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  • Ryan Bailis

A Novel Idea – Reading over Winter Break 2019

Updated: Jan 15, 2019

I’ve never considered myself much of a book-worm, but with some extra time over the winter holiday and plenty of books given to me over the past year, I decided to spend some time reading. From Elon Musk’s startup success and intense personality, Jane Maas’ perseverance in the advertising industry, and Ken Langone’s incredible ability to motivate his team, I’ve been introduced to inspirational characters that have forever changed the course of history. And through books like The Biggest Lie in the History of Christianity, Designing Your Life, and The Subtle Art of Not Giving a F*ck, all of which feature amazing stories and deeply personal life lessons, I’ve learned a lot about myself and the person I want to become.


I’d highly recommend these books to anyone, especially my college-aged peers looking to learn about themselves and discover a deeper meaning in life. I’m not (by any means) a book-reviewer, but I thought I’d talk about what I learned from each of the six books I read.



1. I Love Capitalism

Ken Langone


Ken Langone’s book I Love Capitalism is a living-breathing testament to the American Dream and the idea that prosperity comes to those who are passionate, hard-working, and considerate. Langone’s autobiography starts by depicting his humble beginnings as a poor boy in New York and his near drop-out experience at Bucknell University. But after a few short chapters, Langone has climbed the corporate ladder, taken on Wall Street with the IPO of Ross Perot’s company (Electronic Data Systems), and co-founded retail giant Home Depot. Throughout the book, it is clear that Langone had an innate ability to capitalize on opportunities and find a way out of difficult situations.


Langone has focused on delivering results and helping people live meaningful and productive lives. He estimates that over 1.5 million people have been impacted and employed by the organizations to which he has proudly served. Langone also prides himself as a philanthropist; he has donated millions to organizations like the NYU Medical School, Bucknell University, and The Promise Academy. Langone is an inspiration to anyone interested in investing on Wall Street, leading a corporation to new heights, or building an industry-leading retail startup in a sustainable and ethical manner.


Langone's dedication to doing the right thing and making a healthy profit puts him among one of the most inspirational people I have read about. He has been on the edge of history numerous times, and his story is well worth the read. His entrepreneurial mindset, wit, and sense of humor was incredibly cometic at times. My biggest takeaway of his story? Nice guys generally come out on top. Make the deal sweet for everyone at the table, and there will be more deals to be had in the future.

2. Designing Your Life

Bill Burnett and Dave Evans


Two friends and Stanford educators, Bill Burnett and Dave Evans, wrote the book Designing Your Life to make clear the importance of a designer's mindset. Burnett and Evans argue that in order to make sound and logical solutions, it is necessary to empathies with others. When coming up with possible solutions, "don’t start with the problem, start with the people." Burnett and Evans offer many tools to discover what is holding us back from finding something we are passionate about. I won't discuss these techniques in too much detail here, but I encourage you to visit their website (https://designingyour.life/) and download their numerous resources.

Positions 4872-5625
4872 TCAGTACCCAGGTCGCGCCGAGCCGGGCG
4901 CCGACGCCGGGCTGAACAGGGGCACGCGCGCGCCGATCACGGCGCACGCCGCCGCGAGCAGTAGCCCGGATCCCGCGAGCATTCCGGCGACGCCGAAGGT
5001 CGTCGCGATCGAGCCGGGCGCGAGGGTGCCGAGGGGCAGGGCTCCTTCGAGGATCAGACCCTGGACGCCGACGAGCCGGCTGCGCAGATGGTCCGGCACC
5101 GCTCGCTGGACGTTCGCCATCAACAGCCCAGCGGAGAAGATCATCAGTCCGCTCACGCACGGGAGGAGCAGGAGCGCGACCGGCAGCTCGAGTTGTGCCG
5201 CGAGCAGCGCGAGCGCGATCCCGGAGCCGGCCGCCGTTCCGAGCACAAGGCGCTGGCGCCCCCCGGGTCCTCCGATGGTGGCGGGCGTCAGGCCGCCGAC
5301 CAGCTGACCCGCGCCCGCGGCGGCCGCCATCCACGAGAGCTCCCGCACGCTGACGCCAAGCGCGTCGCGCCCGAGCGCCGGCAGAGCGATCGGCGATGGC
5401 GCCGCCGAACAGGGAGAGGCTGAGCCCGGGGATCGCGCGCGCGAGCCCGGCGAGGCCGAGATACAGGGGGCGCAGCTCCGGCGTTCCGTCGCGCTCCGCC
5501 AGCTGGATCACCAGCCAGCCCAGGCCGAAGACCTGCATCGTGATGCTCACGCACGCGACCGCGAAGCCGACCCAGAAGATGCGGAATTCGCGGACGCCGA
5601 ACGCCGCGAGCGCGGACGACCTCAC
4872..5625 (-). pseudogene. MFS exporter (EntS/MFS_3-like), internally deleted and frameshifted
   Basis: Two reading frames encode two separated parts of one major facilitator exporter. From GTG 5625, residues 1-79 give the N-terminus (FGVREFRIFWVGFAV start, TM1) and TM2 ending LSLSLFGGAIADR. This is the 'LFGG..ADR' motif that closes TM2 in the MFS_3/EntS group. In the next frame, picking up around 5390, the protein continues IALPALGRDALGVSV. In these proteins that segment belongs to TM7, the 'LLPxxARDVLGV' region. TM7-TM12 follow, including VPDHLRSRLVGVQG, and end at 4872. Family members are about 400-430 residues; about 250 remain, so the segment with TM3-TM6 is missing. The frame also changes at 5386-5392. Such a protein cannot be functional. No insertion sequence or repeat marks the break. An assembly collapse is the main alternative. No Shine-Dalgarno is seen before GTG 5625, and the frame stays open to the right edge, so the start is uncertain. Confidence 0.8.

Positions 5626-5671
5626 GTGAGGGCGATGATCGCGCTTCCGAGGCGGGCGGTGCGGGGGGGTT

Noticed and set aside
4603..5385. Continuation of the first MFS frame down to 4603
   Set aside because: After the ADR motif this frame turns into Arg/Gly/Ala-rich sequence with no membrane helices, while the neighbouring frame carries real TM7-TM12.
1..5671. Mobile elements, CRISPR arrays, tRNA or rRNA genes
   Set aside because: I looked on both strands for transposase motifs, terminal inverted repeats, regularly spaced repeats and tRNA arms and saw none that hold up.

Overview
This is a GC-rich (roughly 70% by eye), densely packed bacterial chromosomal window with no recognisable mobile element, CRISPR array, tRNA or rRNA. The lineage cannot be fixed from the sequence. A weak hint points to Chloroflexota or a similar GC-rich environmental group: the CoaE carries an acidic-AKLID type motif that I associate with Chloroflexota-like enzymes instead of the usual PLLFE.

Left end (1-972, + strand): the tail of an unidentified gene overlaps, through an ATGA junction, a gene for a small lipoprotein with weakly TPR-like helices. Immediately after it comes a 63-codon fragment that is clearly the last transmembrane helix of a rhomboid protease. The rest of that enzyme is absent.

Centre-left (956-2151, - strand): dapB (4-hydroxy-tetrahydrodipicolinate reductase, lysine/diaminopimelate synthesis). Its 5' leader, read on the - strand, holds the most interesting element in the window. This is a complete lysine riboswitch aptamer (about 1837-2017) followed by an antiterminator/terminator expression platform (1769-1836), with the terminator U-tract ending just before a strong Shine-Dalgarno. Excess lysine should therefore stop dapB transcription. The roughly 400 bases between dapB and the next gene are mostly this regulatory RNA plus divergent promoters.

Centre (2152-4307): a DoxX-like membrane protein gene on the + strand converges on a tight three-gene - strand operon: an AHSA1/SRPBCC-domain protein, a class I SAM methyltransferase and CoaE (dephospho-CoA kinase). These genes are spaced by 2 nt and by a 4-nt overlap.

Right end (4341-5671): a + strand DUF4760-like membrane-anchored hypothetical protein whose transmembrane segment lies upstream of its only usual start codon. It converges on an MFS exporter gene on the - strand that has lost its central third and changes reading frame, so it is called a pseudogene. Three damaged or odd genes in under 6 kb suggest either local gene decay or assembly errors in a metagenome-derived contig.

In addition to life-design, Burnett and Evans include numerous leadership tactics throughout the book. Over the past year, I’ve been increasingly interested in exploring how to be a better leader within my organizations. Here are a few of my favorite leadership strategies offered by Burnett and Evans.


The “rules” for group discussion:

  • Respectful

  • Confidential

  • Participative (no holding back)

  • Generative (constructive, not skeptical)

The “rules” of brainstorming:

  • Go for quantity, not quality

  • Defer judgment, and do not censor ideas

  • Build off the ideas of others

  • Encourage wild ideas

The five steps of design:

  1. Be curious

  2. Try stuff (bias to action)

  3. Reframe problems

  4. Know it’s a process (awareness)

  5. Ask for help (radical collaboration)

I really enjoyed the methodology offered by Burnett and Evans. This book has further convinced me that designing possibilities, rather than engineering scenarios, will allow me to live a happier and more productive life. I would recommend this book to anyone looking to reprioritize certain aspects of their life, explore a different career path, or discover what research has deemed the most effective leadership tactics.

3. The Biggest Lie in the History of Christianity

Matthew Kelly


Matthew Kelly’s book is an eyeopener for anyone looking build a relationship with God and move closer to 'earthly happiness'. Kelly’s book doesn’t try to prove the existence of God, but rather tries to convince readers that God is present on the long and difficult journey of being the best version of yourself. By being open to transformation in our own lives, Kelly guarantees the improvement of society, for Christians and non-Christians alike. As he correctly points out, “bringing happiness to other people increases your chances of being happy.”


For Christianity to succeed in the future, Kelly believe Christians need to stand out from the materialistic and crazed culture, not blend in. This is exactly what happened 2000 year ago, and it needs to be done again. What can we do? Well, if your church is not serving the unchurched, you are probably a part of a country club rather than a church.


Kelly defines a Holy Moment as the “moment when you are being the person God created you to be, and you are doing what you believe God is calling you to do.” A Holy Moment is an instance in which you set aside self-interest and personal desire. It’s when you embrace what you believe will bring the most good to the most people in that moment. The world needs “Holy Moments," and change starts within individuals. It is up to each of us to make a difference in our own communities. Towards the end of his book, Kelly stresses that encouragement is a basic need of each and every human. As such, it is up to each of us to encourage the people who are struggling in our own lives.


Some of my other favorite quotes:

  • “The world [media, advertisements] want you to become fat, dumb, and lazy. The world is not very interested in helping you become the best version of yourself.”

  • “People don’t do anything until they are inspired, but once they are inspired, there is almost nothing they won’t do.”

  • “The world should be different because you were here. We have a human obligation to leave the world better than we found it.”

  • “Life is for living, and the best living is done amid the ordinary things of each day. The modern culture’s distain for the ordinary and worship of the extraordinary has rendered us oblivious to the amazing things in front of us around us, and within us right now.”